The spec pharma said two phase 3 trials testing apaziquone's use in bladder cancer after surgery failed to show a statistically significant improvement in tumor recurrence after two years. There must have been a trend in the right direction, however, because when the data from the two trials were pooled, the endpoint reached statistical significance. It's the same concept as how getting seven out of 10 heads isn't that weird, but getting 70 out of 100 might make you think the coin was rigged.
Spectrum and partner Allergan
The data should give the companies confidence that running larger phase 3 trials would should show a statistically significant improvement, but the endpoint requires following patients for two years, so we're years away from an approval if they went that route.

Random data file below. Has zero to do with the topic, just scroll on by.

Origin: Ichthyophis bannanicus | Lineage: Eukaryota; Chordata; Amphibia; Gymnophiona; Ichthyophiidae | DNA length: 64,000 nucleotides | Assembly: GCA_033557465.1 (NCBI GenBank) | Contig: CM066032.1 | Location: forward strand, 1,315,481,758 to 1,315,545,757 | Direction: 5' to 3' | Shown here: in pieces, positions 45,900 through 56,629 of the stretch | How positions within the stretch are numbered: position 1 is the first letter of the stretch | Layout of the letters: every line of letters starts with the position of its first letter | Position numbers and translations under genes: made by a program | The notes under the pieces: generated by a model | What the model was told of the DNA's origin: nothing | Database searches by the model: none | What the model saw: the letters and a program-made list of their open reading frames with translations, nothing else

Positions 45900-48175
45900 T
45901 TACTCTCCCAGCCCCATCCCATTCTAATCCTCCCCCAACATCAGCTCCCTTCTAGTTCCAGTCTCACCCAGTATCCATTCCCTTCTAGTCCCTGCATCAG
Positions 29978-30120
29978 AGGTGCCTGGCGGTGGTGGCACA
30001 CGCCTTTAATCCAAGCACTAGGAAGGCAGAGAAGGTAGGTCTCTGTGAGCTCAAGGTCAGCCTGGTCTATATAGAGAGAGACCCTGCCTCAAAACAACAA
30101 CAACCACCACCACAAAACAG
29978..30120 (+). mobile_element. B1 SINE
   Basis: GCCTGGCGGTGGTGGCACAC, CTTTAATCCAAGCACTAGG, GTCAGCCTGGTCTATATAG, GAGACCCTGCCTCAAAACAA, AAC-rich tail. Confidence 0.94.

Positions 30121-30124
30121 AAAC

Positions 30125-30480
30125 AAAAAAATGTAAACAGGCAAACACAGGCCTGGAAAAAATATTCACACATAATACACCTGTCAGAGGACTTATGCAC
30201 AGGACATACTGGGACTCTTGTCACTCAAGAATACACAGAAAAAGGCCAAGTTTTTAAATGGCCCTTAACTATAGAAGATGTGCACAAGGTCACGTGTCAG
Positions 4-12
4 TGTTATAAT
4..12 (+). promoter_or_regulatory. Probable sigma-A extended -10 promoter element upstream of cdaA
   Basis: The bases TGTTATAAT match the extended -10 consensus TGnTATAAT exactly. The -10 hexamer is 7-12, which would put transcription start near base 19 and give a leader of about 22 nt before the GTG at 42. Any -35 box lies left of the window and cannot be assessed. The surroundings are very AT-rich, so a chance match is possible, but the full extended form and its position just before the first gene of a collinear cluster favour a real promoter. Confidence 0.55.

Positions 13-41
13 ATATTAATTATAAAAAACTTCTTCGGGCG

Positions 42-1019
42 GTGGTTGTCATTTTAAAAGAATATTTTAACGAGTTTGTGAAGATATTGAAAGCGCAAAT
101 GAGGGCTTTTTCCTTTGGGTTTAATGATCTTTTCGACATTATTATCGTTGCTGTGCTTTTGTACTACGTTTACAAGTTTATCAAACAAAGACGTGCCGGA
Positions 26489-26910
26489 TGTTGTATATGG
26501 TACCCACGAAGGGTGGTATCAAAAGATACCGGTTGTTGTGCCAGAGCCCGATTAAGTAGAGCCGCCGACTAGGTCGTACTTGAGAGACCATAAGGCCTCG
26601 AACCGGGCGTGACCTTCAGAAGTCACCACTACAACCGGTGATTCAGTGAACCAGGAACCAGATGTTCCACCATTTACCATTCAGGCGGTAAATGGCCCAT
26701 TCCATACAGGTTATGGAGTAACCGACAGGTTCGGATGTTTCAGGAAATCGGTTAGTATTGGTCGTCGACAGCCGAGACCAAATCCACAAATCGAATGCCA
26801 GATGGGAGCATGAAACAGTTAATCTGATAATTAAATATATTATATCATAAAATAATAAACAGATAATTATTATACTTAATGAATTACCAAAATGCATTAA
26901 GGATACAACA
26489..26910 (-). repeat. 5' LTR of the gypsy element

While apaziquone doesn't look as if it'll be contributing to the bottom line anytime in the near future, Allos Therapeutics'
Allos' fit with Spectrum is perfect, and it's certainly better than AMAG Pharmaceuticals
And the synergies should keep coming, since Folotyn is headed for approval in the EU. Spectrum's move to acquire the rights to Zevalin outside the U.S. doesn't look nearly as risky.
Was Spectrum's haircut today justified? Probably. Apaziquone would have tackled an indication that hasn't seen a new drug approved for it in more than 20 years. Even as good as the fit with Allos looks, sales of Folotyn totaled only $50 million last year; it's not going to be a major money maker for the company.